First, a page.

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Leno nets major backing from SF Dem Party, Breed refuses No. 3 endorsement

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San Francisco mayoral candidate Mark Leno, right, received the endorsement of the Democratic County Central Committee on Wednesday night while Board of Supervisors President London Breed, who’s also running for mayor, declined the local Democratic Party’s No. 3 endorsement. (Left: Mira Laing/Special to S.F. Examiner; right: Courtesy photo)


Progressive mayoral candidate Mark Leno won what the local Democratic Party called a “historic endorsement” Wednesday to potentially become San Francisco’s first openly LGBT mayor.

The 31-member board representing the will of The City’s Democrats cast its votes to cheers and jeers from the packed crowd in the Tenderloin Community Elementary School cafeteria. Those in attendance sported shirts and signs politicking for the major mayoral candidates and other politicos in the running for the official Dem nod.

The real fireworks came after the vote to back Leno.

Once the gathered Dems then voted to make Supervisor Jane Kim their number two pick, all eyes were on Board of Supervisors President and mayoral candidate London Breed.

Many had spoken emphatically for Breed that night. More than a dozen supporters in yellow London Breed t-shirts held signs aloft, frowns on their faces, awaiting her words.

Then came the shocker: Breed took the microphone and outright refused the party’s third place endorsement.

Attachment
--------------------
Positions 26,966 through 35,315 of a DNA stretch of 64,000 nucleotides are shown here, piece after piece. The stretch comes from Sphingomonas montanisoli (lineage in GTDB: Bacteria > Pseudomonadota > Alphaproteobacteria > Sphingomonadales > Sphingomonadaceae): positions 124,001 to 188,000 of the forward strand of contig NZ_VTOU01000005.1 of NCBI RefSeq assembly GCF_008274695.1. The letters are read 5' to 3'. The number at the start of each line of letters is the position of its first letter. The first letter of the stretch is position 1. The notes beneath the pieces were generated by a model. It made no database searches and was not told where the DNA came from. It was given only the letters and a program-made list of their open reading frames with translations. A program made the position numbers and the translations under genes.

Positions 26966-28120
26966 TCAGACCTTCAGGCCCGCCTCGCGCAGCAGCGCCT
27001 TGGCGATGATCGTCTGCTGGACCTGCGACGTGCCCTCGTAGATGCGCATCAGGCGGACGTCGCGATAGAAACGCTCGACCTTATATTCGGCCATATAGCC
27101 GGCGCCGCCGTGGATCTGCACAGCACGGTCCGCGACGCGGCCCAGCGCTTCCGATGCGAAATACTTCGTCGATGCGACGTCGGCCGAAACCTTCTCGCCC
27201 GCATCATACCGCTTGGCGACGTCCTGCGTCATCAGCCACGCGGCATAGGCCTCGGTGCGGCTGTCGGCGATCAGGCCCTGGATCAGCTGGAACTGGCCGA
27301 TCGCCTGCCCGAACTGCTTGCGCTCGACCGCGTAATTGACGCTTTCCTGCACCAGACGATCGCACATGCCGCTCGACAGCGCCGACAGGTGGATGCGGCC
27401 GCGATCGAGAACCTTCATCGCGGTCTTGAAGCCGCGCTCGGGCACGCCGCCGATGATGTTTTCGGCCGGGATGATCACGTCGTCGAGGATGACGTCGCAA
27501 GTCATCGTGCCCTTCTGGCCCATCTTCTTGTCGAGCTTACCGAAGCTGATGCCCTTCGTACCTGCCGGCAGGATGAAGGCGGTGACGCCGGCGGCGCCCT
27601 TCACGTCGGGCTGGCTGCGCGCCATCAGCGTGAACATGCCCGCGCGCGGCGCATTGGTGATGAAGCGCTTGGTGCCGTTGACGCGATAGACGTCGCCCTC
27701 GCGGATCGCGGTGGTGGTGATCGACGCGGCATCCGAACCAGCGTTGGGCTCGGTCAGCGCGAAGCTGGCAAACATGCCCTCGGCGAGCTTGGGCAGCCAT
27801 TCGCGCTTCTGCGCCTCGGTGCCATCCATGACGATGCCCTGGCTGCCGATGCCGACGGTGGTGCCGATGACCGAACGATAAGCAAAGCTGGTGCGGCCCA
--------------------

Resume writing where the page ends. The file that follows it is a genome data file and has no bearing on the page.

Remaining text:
“I just wanted to say it’s not the first time it happened, but we will win the war on June 5,” she told her supporters, referring to the Board of Supervisors vote to appoint Mark Farrell rather than her as mayor in January. “It’s clear something else is going on here.”

“I will respectfully decline the number three endorsement,” she said to cheers.

The vote for Leno does not come as a surprise. Last June, progressive Democrats won the election for a number of seats on what is also called the Democratic County Central Committee. There were not necessarily any Machiavellian deals here — the board is just stacked with progressives, and those progressives aren’t Breed’s allies.

But Breed spurning third place is surprising, many said. “It’s fair to say I was shocked by that. I don’t understand it,” Democratic Party Chair David Campos, a former progressive supervisor, told me.

The Dems’ endorsement, while not make-or-break, is influential. The party will spend beaucoup bucks mailing flyers and door hangers before June, splashing the beaming faces of Leno and Kim before voters. David Latterman, a political consultant and principal at Brick Circle Advisors, put it this way: “It’s a Democratic town. The party matters. That said, you can win without it.”

Latterman pointed to Breed’s biggest potential weakness in the June election, ranked choice voting. Few experts know how it will shake out. Will the much-vaunted “Year of the Woman” cause Breed supporters to pick Kim as their second ranked candidate, and vice-versa? Or will people preferring progressives rank Kim and Leno in their top two, freezing out Breed?

“There’s a legitimate concern that (in ranked choice voting) Mark and Jane together are a problem for London,” Latterman said. “They have to be worried about that. That’s a big strategy.”

Spurning the Democratic Party’s number three position, in other words, may hurt Breed’s chances to pick up votes in the ranked choice voting system. Some insiders speculated Breed threw down the gauntlet after counting votes and assuming she would not net a number three position anyhow — but those same insiders said Breed in fact would have netted the number three endorsement.